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Old-School Death Metal: 5 MORE Of The Greatest One-Album Wonders

MORE old-school death metal classics from bands with a ‘one and done’ attitude. 

Presented in order of release as opposed to any kind of ranking…..

Authorize – The Source Of Dominion (1991) [Sweden]

The Source Of Dominion — Authorize | Last.fm

Authorize may have been a flash in the pan (they belched forth just the one album) but The Source of Dominion positively sizzled with primitive, meaty death metal goodness.

After a relatively misguided ambient opening, Authorize settled on smashing skulls with a typically Swedish knack for melody and groove hidden beneath the relentless chug of driving riffs.

Authorize weren’t really a band who excelled at complex time signatures but their knack for taking thrash tempos and adding an extra layer of diabolical evil carves The Source Of Dominionout as an also ran….but one that deserves to be acknowledged for at least being in the race!

Desecrator – Subconscious Release (1991) [UK]

Dan Seagrave cover art, a raw and aggressive sound, technicality matched by brutality; Desecrator‘s Subconscious Release should have been huge!

Instead, this cult item is merely a footnote in death metal history but it deserves to be held in considerable high regard for delivering a focused lesson in classic death metal violence.

Following a similar path travelled by Death (Leprosy-era)and Sweden’s Dismember, Desecrator‘s groove heavy onslaught revelled in muscular, lengthy and, above all, catchy songwriting.

While a slight sense of repetition sneaks in when absorbing Subconscious Release in its entirety, the same accusation can be made of many a death metal album that bludgeoned the listener with ostensibly the same sound – Deicide being one of them – and nobody gave two shits!

Funebre – Children Of The Scorn (1991) [Finland]

Finland’s Funebre may not be as revered as fellow countrymen Demigod, Demilich, Amorphis and Convulse but Children of the Scorn deserves to be remembered as an impressive slice of experimental death metal from the genre’s heyday.

With impressively integrated and almost progressive bass-lines, Funebre revelled in combining grinding death with a more technical outlook and Children Of The Scorn is home to an abundance of chaotic crazy riffing. That’s not to say that Funebre couldn’t deliver a focused assault – check out the insanely catchy “Grip Of Insanity” for a quick fix – but Funebre‘s skill lay in an off-kilter attitude and an ability to conjure forth a sound that bordered on otherworldly.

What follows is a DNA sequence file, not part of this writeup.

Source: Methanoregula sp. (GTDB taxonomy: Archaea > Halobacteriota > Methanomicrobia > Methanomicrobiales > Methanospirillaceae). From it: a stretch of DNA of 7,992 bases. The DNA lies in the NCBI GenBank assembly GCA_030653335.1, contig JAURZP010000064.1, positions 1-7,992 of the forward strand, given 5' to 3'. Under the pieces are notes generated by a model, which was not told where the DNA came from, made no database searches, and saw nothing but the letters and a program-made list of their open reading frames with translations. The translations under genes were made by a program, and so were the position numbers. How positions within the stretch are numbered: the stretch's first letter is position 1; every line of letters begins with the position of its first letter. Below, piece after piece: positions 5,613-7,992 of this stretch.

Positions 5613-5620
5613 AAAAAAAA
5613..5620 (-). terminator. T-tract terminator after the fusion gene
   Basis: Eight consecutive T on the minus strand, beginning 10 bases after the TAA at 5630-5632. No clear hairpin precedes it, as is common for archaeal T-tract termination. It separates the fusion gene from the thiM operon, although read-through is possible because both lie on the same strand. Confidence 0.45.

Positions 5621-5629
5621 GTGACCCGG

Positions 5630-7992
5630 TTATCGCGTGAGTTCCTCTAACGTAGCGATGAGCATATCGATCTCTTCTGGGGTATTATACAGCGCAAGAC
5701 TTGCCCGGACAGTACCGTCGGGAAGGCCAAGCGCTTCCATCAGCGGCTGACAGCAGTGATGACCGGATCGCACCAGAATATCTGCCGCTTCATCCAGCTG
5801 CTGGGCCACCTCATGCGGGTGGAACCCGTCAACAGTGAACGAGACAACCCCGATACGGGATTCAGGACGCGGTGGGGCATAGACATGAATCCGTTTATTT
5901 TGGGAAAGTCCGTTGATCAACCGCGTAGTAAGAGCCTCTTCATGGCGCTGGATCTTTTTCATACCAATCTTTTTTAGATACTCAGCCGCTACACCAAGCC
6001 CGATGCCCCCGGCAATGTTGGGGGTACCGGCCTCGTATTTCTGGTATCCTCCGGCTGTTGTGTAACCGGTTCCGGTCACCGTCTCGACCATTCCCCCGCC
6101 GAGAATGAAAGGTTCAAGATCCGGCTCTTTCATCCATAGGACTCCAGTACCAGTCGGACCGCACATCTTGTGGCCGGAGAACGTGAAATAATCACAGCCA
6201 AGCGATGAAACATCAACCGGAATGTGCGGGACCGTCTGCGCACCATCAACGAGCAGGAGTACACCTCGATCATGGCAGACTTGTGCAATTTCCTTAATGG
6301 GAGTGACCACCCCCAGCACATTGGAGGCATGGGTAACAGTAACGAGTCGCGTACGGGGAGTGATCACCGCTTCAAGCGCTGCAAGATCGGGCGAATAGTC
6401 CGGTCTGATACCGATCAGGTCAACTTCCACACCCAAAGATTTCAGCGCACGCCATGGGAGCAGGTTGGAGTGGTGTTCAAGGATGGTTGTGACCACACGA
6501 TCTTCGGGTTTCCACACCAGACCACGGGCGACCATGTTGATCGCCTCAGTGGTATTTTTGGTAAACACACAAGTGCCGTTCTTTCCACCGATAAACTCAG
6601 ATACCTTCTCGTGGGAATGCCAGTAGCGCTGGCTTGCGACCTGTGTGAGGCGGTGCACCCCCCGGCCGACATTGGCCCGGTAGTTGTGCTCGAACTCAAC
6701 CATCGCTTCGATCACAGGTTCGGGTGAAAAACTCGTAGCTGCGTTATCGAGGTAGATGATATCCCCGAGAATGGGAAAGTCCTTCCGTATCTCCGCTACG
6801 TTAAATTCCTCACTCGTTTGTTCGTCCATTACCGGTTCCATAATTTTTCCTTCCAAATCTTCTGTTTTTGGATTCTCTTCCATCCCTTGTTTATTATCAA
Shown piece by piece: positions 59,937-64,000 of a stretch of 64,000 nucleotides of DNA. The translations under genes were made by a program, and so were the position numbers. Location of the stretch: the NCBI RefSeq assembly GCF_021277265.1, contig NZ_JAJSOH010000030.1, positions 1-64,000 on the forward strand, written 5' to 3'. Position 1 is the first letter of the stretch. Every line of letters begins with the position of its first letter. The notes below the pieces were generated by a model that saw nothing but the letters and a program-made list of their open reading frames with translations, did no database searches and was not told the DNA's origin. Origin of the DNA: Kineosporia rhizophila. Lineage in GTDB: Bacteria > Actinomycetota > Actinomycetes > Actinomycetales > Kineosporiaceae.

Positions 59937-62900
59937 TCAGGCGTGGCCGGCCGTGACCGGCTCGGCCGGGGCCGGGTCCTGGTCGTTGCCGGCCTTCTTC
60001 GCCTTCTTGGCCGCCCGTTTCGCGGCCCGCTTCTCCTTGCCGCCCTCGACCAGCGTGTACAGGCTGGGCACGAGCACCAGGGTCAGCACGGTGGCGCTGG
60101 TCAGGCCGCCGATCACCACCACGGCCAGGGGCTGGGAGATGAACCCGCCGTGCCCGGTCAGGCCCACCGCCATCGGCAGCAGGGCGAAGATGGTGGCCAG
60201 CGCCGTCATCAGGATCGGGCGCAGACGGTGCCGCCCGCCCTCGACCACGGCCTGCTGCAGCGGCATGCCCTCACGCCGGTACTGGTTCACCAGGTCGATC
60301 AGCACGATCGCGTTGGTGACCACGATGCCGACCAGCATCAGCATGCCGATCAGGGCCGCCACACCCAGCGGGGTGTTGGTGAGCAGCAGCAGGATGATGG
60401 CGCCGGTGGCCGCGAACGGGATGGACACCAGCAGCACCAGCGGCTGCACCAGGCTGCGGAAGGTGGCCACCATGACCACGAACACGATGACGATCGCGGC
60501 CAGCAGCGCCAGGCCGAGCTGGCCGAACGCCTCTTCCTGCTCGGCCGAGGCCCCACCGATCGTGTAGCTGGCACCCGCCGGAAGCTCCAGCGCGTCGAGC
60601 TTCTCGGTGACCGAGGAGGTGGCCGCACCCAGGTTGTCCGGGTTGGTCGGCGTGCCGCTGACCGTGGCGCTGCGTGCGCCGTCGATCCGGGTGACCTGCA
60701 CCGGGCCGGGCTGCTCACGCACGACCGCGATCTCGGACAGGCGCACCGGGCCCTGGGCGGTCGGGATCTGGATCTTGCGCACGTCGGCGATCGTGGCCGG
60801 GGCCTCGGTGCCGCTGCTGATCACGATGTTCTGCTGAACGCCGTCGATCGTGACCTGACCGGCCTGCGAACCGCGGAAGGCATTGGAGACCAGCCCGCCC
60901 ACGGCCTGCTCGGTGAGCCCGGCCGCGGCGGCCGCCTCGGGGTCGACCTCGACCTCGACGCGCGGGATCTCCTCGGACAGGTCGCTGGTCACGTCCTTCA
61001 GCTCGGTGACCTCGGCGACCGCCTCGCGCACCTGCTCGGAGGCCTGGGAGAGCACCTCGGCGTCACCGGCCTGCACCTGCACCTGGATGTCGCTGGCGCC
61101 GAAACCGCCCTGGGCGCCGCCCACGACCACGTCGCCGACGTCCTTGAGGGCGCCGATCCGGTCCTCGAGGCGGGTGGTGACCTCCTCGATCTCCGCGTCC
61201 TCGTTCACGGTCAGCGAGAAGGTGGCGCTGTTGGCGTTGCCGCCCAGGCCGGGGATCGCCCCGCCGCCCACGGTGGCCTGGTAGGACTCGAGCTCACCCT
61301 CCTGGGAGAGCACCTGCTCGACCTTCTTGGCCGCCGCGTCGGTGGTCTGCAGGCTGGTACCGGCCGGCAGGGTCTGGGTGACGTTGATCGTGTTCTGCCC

Often settling into a mid-tempo groove that resulted in an eerie ambience, tracks such as “Blood On White” remain both effectively chilling and unique.

Jumpin’ Jesus – The Art Of Crucifying (1991) [Germany]

Jumpin’ what now?! Jumpin’ fuckin’ Jesus that’s who! And no, we’re not talking about the great bearded one fannying around on a pogo stick, this is Jumpin’ Jesus from Germany…..and they kicked ass!

Despite saddling themselves with a god-awful (pun intended) band name, Jumpin’ Jesus played some seriously skilled and brutally complex death metal. With a sound that wasn’t too far removed from that coming out of Florida’s Morrisound Studios there was enough (typically German) eccentricity to stand Jumpin’ Jesus out from the pack.

Unafraid to throw some curveballs into the mix and simply be plain fuckin’ weird at times, it’s the freakish time signatures and odd noises that made The Art Of Crucifying so intriguing. Highly technical and with a distinct dual guitar attack, Mike Gage and Oliver Ulrich were a seriously unhinged pairing who unleashed a torrent of incredibly wild riffs and solos on this, Jumpin’ Jesus’ only album.

Paralysis – Patrons Of The Dark (1992) [USA]

Paralysis – Patrons Of The Dark (1992, CD) - Discogs

The howling winds of unholy death metal greet those who venture into the abstract darkness of Paralysis‘ one and only album.

Lurching into death-doom territory, Patrons Of The Dark (and weren’t they just!) also added a grind element to deliver a sound that was fundamentally abhorrent, while maintaining sledgehammer grooves accompanied by the lower than low vocals of one Ben Falgoust (Soilent Green / Goatwhore).

Home to a cavalcade of horrifyingly catchy rhythms, this work of primeval filth appears to be shrouded in some Lovecraftian hell-mist, ready to unleash its ‘monsters’ on an unsuspecting world at any given moment.

Brutal, guttural, sinister: Patrons Of The Dark was the work of some seriously deranged human beings.

Also in this Series:

Old-School Death Metal: 5 Of The Greatest One-Album Wonders

Old-School Death-Doom: 5 Of The Greatest One-Album Wonders

Old-School Death-Thrash: 5 Of The Greatest One-Album Wonders

Old-School Thrash Metal: 5 Of The Greatest One-Album Wonders

About Chris Jennings (1986 Articles)
I love metal. Always have. Always will. As editor of Worship Metal - a site dedicated to being as positive about metal and its myriad of sub-genres as possible - my aim is to 'worship' metal through honest reviews, current news and a wide variety of features; offering the same exposure to underground bands as we do to mainstream/well known acts. Our mantra; the bands are partners and we exist to serve the bands \m/

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